“Whether or not you believe in it, faith is all around us,” says Huang Ruide, who has been photographing folk beliefs in Guangdong province for a decade.
In Shafang village, deities are bathed on the “Buddha Washing Festival” in the sixth lunar month
Located on the country’s southeastern coast, Guangdong is one of the most avidly spiritual parts of China. Huang’s native Chaoshan region, encompassing the cities of Chaozhou, Shantou, and Jieyang, is reputed to have an altar on every street corner. “In Guangdong, every faith can find a worshiper,” says Huang, “and the Cantonese will create any god or spiritual belief that doesn’t already exist in the world.”
To honor a general who once saved their village, Xilin residents carry his statue through fire every year
Around the world, the Chaoshanese, or Teochew, are renowned for their business acumen, which gives them a deeper appreciation of the need for good fortune. “Any person from history or mythology who has ever fulfilled the wish of a Chaoshanese, or helped a Chaoshanese survive, may be worshiped as a god,” says Huang, referring to a pantheon which includes real-life figures such as Wen Tianxiang (文天祥), a 13th century general who helped the Chaoshanese repel the Mongols.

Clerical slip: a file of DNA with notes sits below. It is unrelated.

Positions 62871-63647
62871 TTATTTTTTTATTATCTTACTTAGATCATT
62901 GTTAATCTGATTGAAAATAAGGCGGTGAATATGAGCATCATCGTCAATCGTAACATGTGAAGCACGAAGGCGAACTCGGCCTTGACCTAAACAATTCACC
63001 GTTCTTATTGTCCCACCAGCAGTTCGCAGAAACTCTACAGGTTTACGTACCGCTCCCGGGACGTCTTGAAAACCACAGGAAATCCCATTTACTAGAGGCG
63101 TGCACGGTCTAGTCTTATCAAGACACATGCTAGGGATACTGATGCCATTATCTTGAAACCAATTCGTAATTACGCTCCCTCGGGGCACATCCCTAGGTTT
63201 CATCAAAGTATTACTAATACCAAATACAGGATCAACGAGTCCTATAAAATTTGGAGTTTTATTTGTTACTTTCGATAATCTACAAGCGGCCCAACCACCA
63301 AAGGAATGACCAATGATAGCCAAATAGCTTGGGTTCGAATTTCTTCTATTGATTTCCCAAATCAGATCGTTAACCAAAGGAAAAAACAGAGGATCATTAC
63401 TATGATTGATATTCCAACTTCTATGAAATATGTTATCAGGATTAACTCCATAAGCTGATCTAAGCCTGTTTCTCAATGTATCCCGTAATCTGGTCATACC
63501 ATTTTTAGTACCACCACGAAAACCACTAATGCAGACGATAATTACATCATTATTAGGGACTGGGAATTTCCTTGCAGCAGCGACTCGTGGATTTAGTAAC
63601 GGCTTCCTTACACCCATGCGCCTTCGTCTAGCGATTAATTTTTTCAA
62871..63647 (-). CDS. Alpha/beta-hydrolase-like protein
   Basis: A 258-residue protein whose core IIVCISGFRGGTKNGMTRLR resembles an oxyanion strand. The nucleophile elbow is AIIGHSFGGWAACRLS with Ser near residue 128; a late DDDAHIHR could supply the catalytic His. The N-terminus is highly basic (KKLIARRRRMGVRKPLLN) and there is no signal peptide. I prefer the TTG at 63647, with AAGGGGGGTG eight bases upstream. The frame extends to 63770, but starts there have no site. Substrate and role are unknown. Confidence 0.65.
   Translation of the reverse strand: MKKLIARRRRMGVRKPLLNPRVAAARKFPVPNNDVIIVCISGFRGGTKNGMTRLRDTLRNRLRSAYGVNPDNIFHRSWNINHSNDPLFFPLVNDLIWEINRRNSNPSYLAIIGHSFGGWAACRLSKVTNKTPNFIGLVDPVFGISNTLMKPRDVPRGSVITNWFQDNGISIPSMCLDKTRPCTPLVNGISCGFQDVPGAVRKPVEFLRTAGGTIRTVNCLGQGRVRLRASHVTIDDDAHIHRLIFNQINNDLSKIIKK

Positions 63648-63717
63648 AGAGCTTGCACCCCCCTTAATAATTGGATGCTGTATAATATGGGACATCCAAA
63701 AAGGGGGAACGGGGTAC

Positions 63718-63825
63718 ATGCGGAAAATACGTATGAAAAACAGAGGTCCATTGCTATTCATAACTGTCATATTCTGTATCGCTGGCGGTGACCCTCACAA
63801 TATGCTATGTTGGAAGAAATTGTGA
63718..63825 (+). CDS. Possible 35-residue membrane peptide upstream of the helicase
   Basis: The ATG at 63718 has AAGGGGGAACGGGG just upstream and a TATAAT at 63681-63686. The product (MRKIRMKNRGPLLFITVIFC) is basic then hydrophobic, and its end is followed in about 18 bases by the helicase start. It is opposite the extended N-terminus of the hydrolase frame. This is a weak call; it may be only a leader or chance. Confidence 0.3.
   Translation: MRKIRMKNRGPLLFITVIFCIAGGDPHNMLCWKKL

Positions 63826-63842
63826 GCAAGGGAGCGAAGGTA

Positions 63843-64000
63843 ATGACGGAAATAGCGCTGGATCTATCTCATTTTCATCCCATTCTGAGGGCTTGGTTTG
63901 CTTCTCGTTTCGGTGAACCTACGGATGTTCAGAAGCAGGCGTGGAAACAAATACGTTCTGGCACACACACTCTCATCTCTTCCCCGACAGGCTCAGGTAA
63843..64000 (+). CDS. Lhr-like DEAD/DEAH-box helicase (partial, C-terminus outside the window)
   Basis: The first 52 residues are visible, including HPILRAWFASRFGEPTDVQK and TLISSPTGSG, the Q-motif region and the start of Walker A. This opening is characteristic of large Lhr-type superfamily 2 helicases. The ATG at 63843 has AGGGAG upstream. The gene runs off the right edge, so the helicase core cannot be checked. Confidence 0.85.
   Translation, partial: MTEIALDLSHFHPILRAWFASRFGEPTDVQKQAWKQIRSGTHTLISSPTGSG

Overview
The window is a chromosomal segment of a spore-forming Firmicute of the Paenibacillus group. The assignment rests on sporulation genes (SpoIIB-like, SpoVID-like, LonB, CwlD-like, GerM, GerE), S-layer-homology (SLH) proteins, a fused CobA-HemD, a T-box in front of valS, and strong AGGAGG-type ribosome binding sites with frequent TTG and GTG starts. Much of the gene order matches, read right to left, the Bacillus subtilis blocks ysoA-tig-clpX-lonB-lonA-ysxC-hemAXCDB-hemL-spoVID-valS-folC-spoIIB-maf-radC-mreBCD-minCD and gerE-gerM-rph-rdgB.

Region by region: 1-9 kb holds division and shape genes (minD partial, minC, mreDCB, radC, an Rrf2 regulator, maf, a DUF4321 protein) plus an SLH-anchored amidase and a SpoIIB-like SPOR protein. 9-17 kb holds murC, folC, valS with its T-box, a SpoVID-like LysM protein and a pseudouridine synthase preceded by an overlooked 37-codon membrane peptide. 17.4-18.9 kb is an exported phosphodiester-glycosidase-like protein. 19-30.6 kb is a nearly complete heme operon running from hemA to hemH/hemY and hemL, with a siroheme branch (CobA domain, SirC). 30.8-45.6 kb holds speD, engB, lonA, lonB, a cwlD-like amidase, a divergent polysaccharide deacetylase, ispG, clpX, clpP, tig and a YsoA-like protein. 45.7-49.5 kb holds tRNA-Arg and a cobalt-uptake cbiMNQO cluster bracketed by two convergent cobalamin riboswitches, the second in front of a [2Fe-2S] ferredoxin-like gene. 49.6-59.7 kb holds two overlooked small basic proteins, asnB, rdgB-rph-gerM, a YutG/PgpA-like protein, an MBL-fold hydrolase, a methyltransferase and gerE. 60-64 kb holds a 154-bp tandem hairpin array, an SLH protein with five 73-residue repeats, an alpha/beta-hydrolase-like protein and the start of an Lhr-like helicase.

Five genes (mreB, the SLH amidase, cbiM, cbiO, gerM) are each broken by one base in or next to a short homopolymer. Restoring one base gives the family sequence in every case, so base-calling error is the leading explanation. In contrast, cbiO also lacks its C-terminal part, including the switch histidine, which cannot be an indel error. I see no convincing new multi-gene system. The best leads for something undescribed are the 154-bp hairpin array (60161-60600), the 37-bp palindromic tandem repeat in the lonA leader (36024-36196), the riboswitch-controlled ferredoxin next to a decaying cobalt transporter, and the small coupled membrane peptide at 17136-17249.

Dongcun villagers parade their gods through the streets on the 16th day of the lunar new year
From festival days to everyday, Huang’s shutter captures raucous demonstrations of faith as well as quieter moments of worship. Whether a daring fire-walker or desperate alms-seeker, every devotee brings a story from their own life to the altar. “Faith is by definition human-made, so it embodies the hopes and cares of humanity,” says Huang. “In Guangdong, people use their faith to figure out what is right and wrong, state their positions, express their wishes, and assist their development. If you understand this, you understand the livelihoods, the affairs, and the customs of the Cantonese.”
A craftsman airs out incense sticks in Shuangshui, a town with 600 years’ history of incense-making
A god gets dressed up by a “divine elder,”a woman elected to lead worship every year in Shafang Village
Residents of Xinan village believe their gods must be tossed in the air and smashed before they grant their blessings
A child guards an “Uncle Temple,” a shrine dedicated to the earth god common in Cantonese Hakka regions
Photography by Huang Ruide (黄瑞德)
“Acts of Faith” is a story from our issue, “High Steaks”. To read the entire issue, become a subscriber and receive the full magazine. Alternatively, you can purchase the digital version from the iTunes Store.